Submitted by Stephanie Magaro
Repertoire and Resources Chair for Middle School Voices
Freedom. Change. Equality. Hope. Dreams. These are common themes that we continue to seek to teach to our children in this era. Combining Langston Hughes’ poetry with rich vocal harmonies and a riveting piano accompaniment, Susan LaBarr has just recently published an SAB version of her best-selling work, “Hold Fast to Dreams.” Although most of her works are published for SATB or for treble voices, this particular piece is accessible for developing voices.
Beginning and ending with some unison singing (possible octaves for changed voices), the melodic writing remains simple throughout, although it sounds much more intricate and mature as the phrases go on. The piece will require a piano accompanist with some experience. When I taught this piece to my middle school advanced treble ensemble, we often learned phrases using solfege. This is a key signature (B major) that most of my students had never sung in before, but would work especially well for a middle school choir with a few 8th grade basses in the spring semester! The ranges are reasonable and I love how Susan LaBarr gives the soprano voices the harmony echo in the main section of the piece in the new arrangement for SAB, leaving the Altos and Basses to sing in unison together. The developing baritone voices get to use the lowest notes they might have, they get to sing some (but not solely) harmony, and they get the advantage of lots of unison singing the melody throughout the piece. At the climax of the piece, each voice part is in its “best” vocal range and remains there. If you were to ask my middle school choir what they loved about this piece, surely they would say that they absolutely loved the harmonies in this section.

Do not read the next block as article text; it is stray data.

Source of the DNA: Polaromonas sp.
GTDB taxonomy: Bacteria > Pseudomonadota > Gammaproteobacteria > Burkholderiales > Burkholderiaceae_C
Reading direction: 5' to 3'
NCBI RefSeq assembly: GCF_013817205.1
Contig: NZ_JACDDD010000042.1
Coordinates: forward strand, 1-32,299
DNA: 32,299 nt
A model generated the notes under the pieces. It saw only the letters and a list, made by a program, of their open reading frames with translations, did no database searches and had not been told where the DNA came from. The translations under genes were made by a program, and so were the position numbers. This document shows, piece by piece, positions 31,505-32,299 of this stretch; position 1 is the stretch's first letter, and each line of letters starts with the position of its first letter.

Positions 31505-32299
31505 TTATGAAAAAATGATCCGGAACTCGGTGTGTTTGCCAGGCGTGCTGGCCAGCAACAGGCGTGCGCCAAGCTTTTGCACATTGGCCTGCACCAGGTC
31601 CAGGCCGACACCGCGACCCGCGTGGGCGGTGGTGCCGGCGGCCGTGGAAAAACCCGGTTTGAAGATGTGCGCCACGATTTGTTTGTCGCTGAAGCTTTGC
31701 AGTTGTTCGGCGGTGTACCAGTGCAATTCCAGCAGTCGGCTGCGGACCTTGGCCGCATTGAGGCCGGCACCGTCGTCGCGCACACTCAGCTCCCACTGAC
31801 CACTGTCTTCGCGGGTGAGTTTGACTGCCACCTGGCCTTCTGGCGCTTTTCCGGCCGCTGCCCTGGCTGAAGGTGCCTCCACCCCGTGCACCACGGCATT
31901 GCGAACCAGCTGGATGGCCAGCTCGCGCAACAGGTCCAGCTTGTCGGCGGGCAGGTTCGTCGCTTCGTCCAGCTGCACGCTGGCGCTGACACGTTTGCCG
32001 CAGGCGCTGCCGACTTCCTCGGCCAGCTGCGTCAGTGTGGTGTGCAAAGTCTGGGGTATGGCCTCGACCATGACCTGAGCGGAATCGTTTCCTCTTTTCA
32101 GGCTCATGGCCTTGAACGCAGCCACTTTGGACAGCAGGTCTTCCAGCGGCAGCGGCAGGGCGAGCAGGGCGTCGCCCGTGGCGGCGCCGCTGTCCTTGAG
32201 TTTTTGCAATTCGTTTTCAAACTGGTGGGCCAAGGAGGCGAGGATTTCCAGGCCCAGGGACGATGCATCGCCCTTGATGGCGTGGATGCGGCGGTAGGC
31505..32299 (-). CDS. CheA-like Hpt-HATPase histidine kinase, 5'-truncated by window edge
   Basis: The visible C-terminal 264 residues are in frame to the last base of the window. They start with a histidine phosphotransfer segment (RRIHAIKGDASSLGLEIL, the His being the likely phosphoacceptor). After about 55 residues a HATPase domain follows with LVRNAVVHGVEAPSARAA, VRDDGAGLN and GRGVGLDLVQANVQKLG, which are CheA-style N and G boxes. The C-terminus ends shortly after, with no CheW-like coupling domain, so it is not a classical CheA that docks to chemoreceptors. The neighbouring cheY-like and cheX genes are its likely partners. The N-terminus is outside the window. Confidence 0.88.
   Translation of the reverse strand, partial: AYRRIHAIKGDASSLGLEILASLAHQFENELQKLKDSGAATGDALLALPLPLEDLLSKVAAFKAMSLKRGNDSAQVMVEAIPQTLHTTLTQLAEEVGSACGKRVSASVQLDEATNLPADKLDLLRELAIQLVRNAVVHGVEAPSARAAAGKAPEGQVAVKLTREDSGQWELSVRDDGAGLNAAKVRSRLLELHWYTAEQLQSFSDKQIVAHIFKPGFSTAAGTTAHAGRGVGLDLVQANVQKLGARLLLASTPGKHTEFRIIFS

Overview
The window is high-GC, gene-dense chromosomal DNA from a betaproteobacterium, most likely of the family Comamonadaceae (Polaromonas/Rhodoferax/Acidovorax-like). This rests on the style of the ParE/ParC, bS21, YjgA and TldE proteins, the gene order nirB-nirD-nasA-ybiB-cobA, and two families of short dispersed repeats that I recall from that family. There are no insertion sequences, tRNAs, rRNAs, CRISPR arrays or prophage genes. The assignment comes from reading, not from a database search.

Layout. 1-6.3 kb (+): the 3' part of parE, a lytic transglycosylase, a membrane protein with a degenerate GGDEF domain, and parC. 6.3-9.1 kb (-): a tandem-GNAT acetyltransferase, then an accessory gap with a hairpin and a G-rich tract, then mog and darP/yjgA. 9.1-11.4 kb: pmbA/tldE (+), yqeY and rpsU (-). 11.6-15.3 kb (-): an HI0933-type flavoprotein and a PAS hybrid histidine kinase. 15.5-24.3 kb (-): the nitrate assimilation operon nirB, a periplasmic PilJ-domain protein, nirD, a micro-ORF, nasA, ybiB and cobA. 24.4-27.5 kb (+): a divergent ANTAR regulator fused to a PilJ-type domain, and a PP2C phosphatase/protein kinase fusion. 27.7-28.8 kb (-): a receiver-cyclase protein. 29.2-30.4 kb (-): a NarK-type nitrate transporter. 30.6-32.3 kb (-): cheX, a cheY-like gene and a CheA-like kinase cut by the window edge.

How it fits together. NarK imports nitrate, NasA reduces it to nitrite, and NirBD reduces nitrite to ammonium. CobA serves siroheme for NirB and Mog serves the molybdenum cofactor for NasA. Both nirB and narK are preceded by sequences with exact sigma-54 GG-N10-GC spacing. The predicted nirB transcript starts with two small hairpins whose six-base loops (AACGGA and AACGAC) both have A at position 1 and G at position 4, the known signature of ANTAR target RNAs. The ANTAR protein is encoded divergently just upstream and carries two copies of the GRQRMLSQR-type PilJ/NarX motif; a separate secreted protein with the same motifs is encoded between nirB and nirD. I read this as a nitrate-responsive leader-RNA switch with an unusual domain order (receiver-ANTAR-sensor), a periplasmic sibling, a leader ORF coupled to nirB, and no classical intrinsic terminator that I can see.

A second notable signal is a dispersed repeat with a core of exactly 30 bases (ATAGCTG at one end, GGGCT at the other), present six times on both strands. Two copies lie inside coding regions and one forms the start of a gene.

Published by Santa Barbara Music Publishing, this voicing piece is marked with the level “medium.” The SSA version is also “medium,” while the SATB voicing is “Easy.” LaBarr, being an experienced editor of publishing companies (first Choristers Guild and now Walton Music), knows what she is talking about. For a middle school choir or youth chorale, this piece offers plenty of educational and musical value in rehearsal and performance.